Wednesday, May 10, 2017

The Fed Is on the Right Side of Its 'Transitory' Bet

Despite the soft first-quarter economic data, investors should expect another interest-rate increase in June.

"The Federal Reserve receives a lot of criticism for the way it conducts monetary policy, but it shouldn’t be faulted for delivering a hawkish message at last week’s policy meeting in the face of data showing a marked slowdown in first-quarter growth. The May meeting came off largely as expected, with policy makers leaving interest rates unchanged and the post-meeting statement containing a clear message that policy makers remained set on a June rate hike.
The Fed is betting that residual seasonal adjustment issues negatively impacted the first-quarter gross domestic product and that the data does not reflect the true pace of economic growth. If they are correct, then the pace will pick up over the next two months and they will likely hike rates in June. But if second-quarter data shapes up like the first, they may decide they have overreached in their policy expectations once again. And so far it looks like the Fed is on the right side of their bet. The employment report for April reveals solid job growth and low unemployment as the economy charged into the second quarter.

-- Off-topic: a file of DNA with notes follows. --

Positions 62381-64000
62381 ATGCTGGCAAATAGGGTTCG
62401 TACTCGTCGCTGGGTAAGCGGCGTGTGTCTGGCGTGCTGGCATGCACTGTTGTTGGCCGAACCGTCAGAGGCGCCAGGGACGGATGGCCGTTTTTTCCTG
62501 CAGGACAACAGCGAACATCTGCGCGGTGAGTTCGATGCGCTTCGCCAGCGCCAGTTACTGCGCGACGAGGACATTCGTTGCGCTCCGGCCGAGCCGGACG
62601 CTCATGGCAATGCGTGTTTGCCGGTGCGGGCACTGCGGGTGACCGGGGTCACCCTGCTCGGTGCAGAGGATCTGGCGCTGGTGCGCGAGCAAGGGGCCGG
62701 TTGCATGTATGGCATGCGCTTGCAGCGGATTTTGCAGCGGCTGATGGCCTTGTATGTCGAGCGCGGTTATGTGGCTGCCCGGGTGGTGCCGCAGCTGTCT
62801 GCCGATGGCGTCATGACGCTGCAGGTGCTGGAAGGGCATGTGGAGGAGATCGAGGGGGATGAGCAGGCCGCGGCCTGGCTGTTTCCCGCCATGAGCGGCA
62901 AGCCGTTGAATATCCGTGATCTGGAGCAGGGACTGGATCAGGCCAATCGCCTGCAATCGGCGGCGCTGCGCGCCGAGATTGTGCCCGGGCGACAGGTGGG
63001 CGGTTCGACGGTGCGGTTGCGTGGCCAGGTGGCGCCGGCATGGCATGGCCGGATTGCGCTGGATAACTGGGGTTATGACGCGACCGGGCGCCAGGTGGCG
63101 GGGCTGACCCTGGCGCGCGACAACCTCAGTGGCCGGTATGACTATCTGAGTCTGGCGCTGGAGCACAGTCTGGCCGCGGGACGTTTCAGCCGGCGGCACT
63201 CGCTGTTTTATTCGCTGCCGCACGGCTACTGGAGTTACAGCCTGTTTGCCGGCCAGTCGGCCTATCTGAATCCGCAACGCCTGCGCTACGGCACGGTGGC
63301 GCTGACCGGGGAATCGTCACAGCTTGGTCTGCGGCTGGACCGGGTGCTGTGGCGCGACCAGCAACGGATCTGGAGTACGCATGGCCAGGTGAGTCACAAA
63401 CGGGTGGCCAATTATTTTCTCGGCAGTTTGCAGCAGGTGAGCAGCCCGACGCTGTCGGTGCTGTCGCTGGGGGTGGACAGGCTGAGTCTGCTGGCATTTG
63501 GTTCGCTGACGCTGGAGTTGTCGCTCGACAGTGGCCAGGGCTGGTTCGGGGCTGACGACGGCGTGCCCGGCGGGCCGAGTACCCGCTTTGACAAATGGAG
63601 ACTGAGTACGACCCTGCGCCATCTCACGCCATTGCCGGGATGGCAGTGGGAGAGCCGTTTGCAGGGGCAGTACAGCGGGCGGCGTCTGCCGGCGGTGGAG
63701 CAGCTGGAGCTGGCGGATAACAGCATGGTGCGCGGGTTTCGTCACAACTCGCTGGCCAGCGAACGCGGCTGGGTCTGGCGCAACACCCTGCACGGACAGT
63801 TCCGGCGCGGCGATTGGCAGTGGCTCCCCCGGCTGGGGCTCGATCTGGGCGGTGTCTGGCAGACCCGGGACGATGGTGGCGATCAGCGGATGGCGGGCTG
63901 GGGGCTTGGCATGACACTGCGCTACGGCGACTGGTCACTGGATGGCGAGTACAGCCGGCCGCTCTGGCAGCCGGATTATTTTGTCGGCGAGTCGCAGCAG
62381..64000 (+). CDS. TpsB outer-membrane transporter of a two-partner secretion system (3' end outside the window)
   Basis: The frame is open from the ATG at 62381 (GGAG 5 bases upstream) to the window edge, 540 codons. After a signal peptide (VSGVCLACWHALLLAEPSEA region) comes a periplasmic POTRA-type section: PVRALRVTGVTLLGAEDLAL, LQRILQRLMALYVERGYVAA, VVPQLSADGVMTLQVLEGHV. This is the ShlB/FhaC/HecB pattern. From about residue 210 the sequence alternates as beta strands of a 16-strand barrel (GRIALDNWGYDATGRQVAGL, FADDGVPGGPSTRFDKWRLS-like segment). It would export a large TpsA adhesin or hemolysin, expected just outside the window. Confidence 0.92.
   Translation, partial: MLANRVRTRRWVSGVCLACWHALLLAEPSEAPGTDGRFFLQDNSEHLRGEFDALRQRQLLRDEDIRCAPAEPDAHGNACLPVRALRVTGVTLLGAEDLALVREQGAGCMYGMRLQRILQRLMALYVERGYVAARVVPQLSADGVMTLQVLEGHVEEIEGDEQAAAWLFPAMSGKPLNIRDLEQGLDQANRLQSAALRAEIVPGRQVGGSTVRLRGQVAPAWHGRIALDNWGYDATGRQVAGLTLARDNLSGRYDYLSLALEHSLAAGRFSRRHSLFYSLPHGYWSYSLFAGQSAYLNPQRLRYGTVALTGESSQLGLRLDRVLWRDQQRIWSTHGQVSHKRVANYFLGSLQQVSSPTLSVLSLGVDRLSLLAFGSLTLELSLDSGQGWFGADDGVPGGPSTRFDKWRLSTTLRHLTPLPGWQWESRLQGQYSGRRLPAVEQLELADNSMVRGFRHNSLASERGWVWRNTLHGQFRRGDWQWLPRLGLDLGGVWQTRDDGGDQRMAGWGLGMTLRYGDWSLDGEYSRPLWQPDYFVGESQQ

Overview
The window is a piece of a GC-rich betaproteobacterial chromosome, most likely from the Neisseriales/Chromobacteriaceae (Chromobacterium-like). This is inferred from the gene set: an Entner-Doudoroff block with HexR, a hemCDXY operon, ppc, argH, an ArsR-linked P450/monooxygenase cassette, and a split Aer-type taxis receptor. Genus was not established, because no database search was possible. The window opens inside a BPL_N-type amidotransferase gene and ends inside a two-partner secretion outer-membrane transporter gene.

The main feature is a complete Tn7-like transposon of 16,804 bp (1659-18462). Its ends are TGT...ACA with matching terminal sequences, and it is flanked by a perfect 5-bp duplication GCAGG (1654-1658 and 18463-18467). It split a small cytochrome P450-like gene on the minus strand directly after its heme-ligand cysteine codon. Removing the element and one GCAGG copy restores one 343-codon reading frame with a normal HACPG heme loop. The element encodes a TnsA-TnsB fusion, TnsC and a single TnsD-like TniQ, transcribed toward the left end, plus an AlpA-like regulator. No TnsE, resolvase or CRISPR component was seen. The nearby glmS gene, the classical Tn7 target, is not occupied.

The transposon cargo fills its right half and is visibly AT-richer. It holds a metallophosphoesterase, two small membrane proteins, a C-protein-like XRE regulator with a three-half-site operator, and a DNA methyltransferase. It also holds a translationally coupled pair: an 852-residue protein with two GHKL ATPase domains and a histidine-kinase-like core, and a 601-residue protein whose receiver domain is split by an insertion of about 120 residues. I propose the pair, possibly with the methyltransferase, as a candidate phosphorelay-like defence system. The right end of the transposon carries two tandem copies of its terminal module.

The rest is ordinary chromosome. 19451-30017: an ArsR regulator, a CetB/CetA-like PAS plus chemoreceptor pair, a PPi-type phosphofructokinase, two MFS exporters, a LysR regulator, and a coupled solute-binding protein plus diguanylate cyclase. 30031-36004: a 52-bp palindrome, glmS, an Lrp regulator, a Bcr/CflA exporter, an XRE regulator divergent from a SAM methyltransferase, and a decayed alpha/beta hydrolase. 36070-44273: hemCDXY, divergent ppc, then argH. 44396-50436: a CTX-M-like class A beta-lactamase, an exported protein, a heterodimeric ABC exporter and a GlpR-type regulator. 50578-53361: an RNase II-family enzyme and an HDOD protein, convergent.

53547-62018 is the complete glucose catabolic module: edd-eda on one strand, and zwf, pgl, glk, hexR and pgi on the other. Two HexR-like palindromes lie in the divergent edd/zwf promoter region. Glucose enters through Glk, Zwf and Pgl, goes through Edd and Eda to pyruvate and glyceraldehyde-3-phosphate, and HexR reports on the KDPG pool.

The hypothesis underlying the Fed’s decision is that the process used by the Bureau of Economic Analysis -- the agency responsible for the GDP report -- for computing the data leaves behind some seasonal effects that were supposed to be removed statistically. This causes the reported data to be low in the first quarter relative to the actual performance of the economy. This makes an already possibly volatile number even more difficult to interpret." 
What you guys think about the data in comparison to real life situation? Has the magical capitalism restored in the States after the 2008 crisis?


  1. From a strict monetary policy standpoint, that sounds accurate. If your econometrics are finding that you have residuals left in the estimates from seasonal effects that you aren't removing, you are right in acting on the data and raising rates.

    What always makes me nervous about monetary policy reports is that they don't necessarily take into account the overall health of the economy. Gordon talked about measurement errors in his book, as well as the risk of not looking at the whole picture. It is something him and Kwak had in common in their writing. Signs point to a bloated Lorentz curve reflecting growing inequality in the U.S. economy, and this is probably related to the quality of employment at lower income levels (something Gordon addressed).

    While the Fed is probably right, I don't think the decision reflects a return to capitalism as usual in the United States. It has been the imperative of the Fed since Volker to control interest rates, and the movement of the interest rates is going to be influenced by the movements of the financial sector, which has thrived since the recession while leaving much of the rest of the economy to languish in low-quality jobs that are nevertheless considered signs of progress.

  2. I agree with Ryan, the fed is probably right with their decision. Based off of the employment reports in April, we are seeing job growth and low unemployment.